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ANTHONY BENNETT

‘a guide to cheering’

Official Opening Friday October 17th  2008

Text Box: An ambivalent response to Anthony Bennett’s huge, shiny portraits is impossible. One is enthused by the sheer audacity of his rampant, almost libelous expressionism or utterly appalled by it. Either is fine by him, for he has achieved that which all artists crave - a reaction!
Brisbane based, Anthony Bennett has been creating quite a few waves since his first solo show,  ‘post-minogue-ist’, with Schubert Contemporary in 2006. It generated enormous interest and his subsequent, ‘super thanks for asking’ the following year, was ‘sold out’ before the opening. Critical acclaim in the wider art community followed quickly. He won the New Generation, People’s Choice Award at Art Sydney and was profiled in Sunday Arts, ABC television. This year his work hung in the Art Gallery of NSW as a finalist in the Archibald Portrait Prize. His current offering promises to be yet another major success. Characteristically absurd, the title for this exhibition - ‘a guide to cheering’ -  is a wry, totally irrelevant reference to the recent Olympic Game fervour that dominated mass-media outlets: none of the works have anything to do with ‘sport’.
Warhol-like, Bennett appropriates and revitalizes imagery that is “so well known that it is not well seen”. Classic ‘pop art’ iconography and famous faces, especially those of visual and performing artists, undergo a kind of incisive disfigurement. John Olsen, Sidney Nolan, Bill Henson, Bert Newton, Keith Richards and Charlie Watts are included - but so are a few self-portraits. Bennett’s paintings aim to confront our entrenched, relentlessly conditioned ways of seeing and behaving. These images present an aesthetic turbulence where chaos and unpredictability seem the order of the day. The sense of a willful abandonment - so startling in its immediacy - disarms and distracts, and belies the fact that Bennett can spend quite some time researching his subjects. Scanning archival films, biographies and memoirs, he immerses himself in the life and ‘art’ of his chosen character. It may be because of this that his portraits are so readily recognizable, despite the brevity of his  technique and sometimes confusing titles.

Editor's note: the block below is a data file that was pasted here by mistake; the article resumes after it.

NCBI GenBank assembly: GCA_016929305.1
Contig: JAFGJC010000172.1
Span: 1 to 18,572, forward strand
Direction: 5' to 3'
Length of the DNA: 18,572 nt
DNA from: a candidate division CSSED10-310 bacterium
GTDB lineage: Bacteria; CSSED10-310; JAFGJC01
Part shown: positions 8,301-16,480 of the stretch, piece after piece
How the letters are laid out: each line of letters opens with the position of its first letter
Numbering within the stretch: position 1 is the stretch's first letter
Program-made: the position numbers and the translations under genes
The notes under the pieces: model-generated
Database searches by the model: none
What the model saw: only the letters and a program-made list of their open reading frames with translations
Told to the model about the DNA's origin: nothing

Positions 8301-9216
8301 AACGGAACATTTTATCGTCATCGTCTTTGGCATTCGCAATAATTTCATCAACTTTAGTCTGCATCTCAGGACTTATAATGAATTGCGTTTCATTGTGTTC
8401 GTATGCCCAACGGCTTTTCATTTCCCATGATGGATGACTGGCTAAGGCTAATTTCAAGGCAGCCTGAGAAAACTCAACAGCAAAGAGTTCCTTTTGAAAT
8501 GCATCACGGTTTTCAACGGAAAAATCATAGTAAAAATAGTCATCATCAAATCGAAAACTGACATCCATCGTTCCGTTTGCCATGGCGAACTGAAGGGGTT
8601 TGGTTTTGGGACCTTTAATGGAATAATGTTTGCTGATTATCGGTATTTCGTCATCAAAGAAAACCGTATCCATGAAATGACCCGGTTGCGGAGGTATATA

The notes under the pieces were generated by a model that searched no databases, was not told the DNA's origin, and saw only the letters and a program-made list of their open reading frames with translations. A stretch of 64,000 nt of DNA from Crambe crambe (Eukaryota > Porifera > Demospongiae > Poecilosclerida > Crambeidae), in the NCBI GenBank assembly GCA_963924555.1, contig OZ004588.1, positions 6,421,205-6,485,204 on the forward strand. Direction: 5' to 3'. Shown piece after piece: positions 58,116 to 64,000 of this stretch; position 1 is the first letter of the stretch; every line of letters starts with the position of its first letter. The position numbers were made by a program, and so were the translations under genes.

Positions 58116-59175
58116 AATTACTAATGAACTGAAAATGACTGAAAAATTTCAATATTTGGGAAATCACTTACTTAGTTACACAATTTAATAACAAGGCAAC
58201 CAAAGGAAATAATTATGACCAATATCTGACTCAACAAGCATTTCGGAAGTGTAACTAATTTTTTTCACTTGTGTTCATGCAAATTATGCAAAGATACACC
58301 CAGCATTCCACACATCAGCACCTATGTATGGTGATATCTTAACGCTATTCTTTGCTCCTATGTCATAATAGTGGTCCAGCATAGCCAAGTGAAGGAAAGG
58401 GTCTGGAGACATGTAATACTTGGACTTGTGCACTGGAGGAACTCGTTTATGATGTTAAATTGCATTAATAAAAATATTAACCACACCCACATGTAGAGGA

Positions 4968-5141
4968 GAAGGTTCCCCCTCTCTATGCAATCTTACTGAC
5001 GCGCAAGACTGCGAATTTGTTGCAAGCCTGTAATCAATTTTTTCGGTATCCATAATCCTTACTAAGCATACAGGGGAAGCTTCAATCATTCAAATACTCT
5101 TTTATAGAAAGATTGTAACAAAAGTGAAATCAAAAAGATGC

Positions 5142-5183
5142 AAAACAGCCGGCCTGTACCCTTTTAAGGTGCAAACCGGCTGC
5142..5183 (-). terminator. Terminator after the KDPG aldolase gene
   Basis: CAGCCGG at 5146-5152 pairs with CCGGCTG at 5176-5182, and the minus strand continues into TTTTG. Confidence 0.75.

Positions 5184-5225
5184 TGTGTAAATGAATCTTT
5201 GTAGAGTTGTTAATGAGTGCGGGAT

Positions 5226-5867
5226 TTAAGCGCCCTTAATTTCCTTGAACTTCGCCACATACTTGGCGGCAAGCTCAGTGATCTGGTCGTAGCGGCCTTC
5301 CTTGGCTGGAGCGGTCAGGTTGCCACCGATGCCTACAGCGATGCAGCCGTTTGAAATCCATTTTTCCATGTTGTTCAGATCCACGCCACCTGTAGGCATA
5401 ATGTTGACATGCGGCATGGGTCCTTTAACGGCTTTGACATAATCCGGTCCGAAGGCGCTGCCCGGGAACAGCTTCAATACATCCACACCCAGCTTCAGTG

The work - a portrait of ned kelly - is pertinent. Bespectacled and helmet-less, the man depicted bears no overt resemblance to the designated bushranger. Rather, it very cleverly references the way in which an artist is consumed by his subject - how it becomes him and he becomes it for the duration of the creative process. This was certainly the case with Nolan and is evidenced in the many self-personified renditions he made of Ned Kelly. Bennett’s picture reverses the identity cross-play . Inspired by one of the last photographs of the late Sir Sidney Nolan in his studio, Bennett portrays the artist as a simulacra of his best known subject. The picture surges and streams with soft-hued primary colours. Ravaged by age and endeavour, the de-structured figure might indeed be the ‘disintegrating’ Kelly of Nolan’s final series. The fluid, formless, downward plunge of paint forms thin rivulets over Nolan’s painting apron - its blue square resonating like some mute, ‘super-hero’ insignia. Now more victim than perpetrator, the once brash, young hero-artist squints into an unknowable distance: the moment frozen forever beneath a mirror-like surface. 

Jacqueline Houghton
 

 

 

 

 

 

 

 

 

 

 

 

 

 

 

 

 

 

 

 

 

 

 

Bibliography: Based in Brisbane, Anthony Bennett gained a Bachelor of Visual Arts from Queensland College of Art, Griffith University Brisbane, 1998. Widely travelled, with time spent living and working in London, Rome and Tokyo, Bennett is the veteran of fourteen solo and numerous group shows in Australia and overseas. Awards: Finalist Archibald Portrait Prize, AGNSW 2008; Winner Renault New Generation Art Award, Art Sydney, 2007; Finalist Josephine Ulrick and Win Schubert Photographic Award, GCCAG 2004; Finalist Conrad Jupiters Art Award GCCAG, 2003; Winner Pine Rivers Art Award Drawing Prize, 2003: Finalist Churchie Emerging Art Awards, 2003; Finalist Artist Care Drawing Prize, 1998. Grants: Arts Queensland, Pine Rivers Shire RADF, 2005; Arts Queensland,  Bundanon Residency, Shoalhaven River NSW, 2004. 

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